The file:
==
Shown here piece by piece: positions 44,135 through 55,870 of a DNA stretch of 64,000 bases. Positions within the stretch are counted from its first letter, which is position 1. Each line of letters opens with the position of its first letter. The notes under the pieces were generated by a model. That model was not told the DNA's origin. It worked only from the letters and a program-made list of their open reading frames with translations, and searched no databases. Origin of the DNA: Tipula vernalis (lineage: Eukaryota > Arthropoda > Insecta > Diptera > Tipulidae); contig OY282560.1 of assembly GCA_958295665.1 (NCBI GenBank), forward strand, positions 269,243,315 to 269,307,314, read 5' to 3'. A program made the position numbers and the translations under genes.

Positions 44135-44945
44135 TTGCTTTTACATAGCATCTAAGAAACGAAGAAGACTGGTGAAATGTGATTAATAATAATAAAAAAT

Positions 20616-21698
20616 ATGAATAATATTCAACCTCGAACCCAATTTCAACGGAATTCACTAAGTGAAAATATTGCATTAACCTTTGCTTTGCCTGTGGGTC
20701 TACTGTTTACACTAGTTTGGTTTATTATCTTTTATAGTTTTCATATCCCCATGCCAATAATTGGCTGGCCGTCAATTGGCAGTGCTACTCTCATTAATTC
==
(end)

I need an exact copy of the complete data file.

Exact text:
Shown here piece by piece: positions 44,135 through 55,870 of a DNA stretch of 64,000 bases. Positions within the stretch are counted from its first letter, which is position 1. Each line of letters opens with the position of its first letter. The notes under the pieces were generated by a model. That model was not told the DNA's origin. It worked only from the letters and a program-made list of their open reading frames with translations, and searched no databases. Origin of the DNA: Tipula vernalis (lineage: Eukaryota > Arthropoda > Insecta > Diptera > Tipulidae); contig OY282560.1 of assembly GCA_958295665.1 (NCBI GenBank), forward strand, positions 269,243,315 to 269,307,314, read 5' to 3'. A program made the position numbers and the translations under genes.

Positions 44135-44945
44135 TTGCTTTTACATAGCATCTAAGAAACGAAGAAGACTGGTGAAATGTGATTAATAATAATAAAAAAT

Positions 20616-21698
20616 ATGAATAATATTCAACCTCGAACCCAATTTCAACGGAATTCACTAAGTGAAAATATTGCATTAACCTTTGCTTTGCCTGTGGGTC
20701 TACTGTTTACACTAGTTTGGTTTATTATCTTTTATAGTTTTCATATCCCCATGCCAATAATTGGCTGGCCGTCAATTGGCAGTGCTACTCTCATTAATTC